by Charles Lear
Linda Zimmermann, who specializes in UFO sightings reports from New York’s Hudson River Valley, has often mentioned her amazement at how much activity there was in her “own back yard.” That got me to wondering what there was in my back yard. I live in Queens, so Hudson River Valley is my north 40 and my backyard is Long Island. For those of you who aren’t familiar with this area, Manhattan is across the Hudson River, east of New Jersey and Brooklyn and Queens are across the East River east of Manhattan on the western tip of Long Island. It turns out that Long Island is a great place to be for someone with an interest in UFOs, with plenty of sightings and a lot of craziness.
A very old classic case reported Sept. 12, 1880 in The New York Times involved not a flying object but a flying man. The article begins, “One day last week a marvelous apparition was seen near Coney Island. At the height of at least a thousand feet in the air a strange object was in the act of flying toward the New Jersey coast. It was apparently a man with bat’s wings and improved frog’s legs. The face of the man could be distinctly seen, and it wore a cruel and determined expression.” It goes on to speculate as to who the mystery flyer might be and settles on a “Mr. Talmage.” Alex Wallach, who writes for untapped cities, investigated and concluded that the person referred to was probably Thomas Dewitt Talmadge, a notorious preacher in Brooklyn Heights known for his “acrobatic” preaching style, who was trained in gymnastics and promoted physical fitness. There are articles from the time period mocking him in various ways and when reading the entire New York Times piece with this in mind, it seems that this is one of those and that the flying man was an invention by the writer to this end.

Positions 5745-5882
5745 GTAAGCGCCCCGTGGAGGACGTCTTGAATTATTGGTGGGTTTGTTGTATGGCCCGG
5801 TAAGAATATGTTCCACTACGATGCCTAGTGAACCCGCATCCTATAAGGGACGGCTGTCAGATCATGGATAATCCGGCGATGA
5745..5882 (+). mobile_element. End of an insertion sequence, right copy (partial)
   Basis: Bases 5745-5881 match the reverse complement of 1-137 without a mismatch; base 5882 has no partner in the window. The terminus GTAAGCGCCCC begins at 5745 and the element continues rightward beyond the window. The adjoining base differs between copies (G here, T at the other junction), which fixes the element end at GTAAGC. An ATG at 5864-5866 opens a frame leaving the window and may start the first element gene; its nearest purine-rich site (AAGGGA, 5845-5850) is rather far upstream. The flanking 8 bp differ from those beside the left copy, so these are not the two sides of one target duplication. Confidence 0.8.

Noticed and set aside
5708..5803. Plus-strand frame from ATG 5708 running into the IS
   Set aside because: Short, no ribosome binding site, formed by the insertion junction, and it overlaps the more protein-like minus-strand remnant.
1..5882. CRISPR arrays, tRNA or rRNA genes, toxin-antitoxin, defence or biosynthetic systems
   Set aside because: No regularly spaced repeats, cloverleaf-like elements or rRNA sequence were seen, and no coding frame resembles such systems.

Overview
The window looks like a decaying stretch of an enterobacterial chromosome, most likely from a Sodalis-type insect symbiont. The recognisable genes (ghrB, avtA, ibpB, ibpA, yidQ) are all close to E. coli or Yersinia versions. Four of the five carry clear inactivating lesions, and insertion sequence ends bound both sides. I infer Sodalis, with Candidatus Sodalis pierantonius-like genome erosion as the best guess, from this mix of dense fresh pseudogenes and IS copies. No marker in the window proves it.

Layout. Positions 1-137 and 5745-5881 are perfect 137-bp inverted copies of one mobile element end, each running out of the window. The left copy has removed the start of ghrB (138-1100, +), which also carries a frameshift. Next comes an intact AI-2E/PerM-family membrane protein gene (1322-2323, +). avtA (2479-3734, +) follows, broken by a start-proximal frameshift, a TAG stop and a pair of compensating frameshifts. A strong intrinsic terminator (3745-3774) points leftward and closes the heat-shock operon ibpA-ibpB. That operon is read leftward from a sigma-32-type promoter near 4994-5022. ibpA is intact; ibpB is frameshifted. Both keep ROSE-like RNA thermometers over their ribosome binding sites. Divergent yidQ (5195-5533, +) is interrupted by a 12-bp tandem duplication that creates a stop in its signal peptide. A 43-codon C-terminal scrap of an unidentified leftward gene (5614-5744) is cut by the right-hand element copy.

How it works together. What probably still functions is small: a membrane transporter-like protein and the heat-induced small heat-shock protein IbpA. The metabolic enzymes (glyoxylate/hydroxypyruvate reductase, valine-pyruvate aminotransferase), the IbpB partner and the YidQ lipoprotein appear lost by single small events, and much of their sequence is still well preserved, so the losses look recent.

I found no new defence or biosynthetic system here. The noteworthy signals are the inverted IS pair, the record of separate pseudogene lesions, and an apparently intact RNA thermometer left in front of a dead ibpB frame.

The first major recognition of Long Island UFOs comes in John Keel’s 1975 book, “The Mothman Prophecies.” Chapter 15 is titled, “Misery on the Mount” and the “Mount” is Long Island’s Mount Misery, which is an impressive, 400 foot pile of gravel and sand in West Hills County Park left behind by a glacier that stopped by around 20,000 years ago. After writing about an MIB visit on the Mount, Keel focuses on a 1967 flap there that attracted mobs of sky watchers after local radio personality, Jaye P. Paro, reported the sightings. A young female contactee, called “Jane” in the book, who talks with an alien named Apol comes out of all this and tells her story to Paro who puts her in touch with Keel. Paro is then approached by a large, gasping, dark-skinned woman in a feathered costume claiming to be from the planet Ceres, who calls herself Princess Moon Owl. Miss Moon Owl went on to achieve a good deal of publicity and Keel implies that she may have been part of a publicity campaign by Saucer News editor, James Moseley, for a UFO convention he was organizing. Keel finishes the chapter focusing on Apol, who was providing him with prophecies through Jane after he had taken her to Mount Misery and hypnotized her. Besides all this, Mount Misery has a long, local history of ghosts and demon dogs and, if we can believe a picture Paro snapped of a hairy humanoid published in a 1969 edition of Beyond, maybe even a Wildman.
Long Island’s next moment in the UFO spotlight came in the 1990’s with the arrest of John Ford, June 13, 1996. Ford was the founder, in 1988, of the Long Island UFO Network and was accused, along with two other members, of conspiring to murder three minor conservative political figures by poisoning them with radium. Activists in a campaign to free Ford claimed he was arrested as part of a cover-up around two UFO crashes: one in 1989 at Moriches Bay, the other in 1992 in Southaven Park. In 1997, Ford was found unfit to stand trial and sent to the Mid-Hudson Forensic Psychiatric Center in New Hampton where he apparently remains.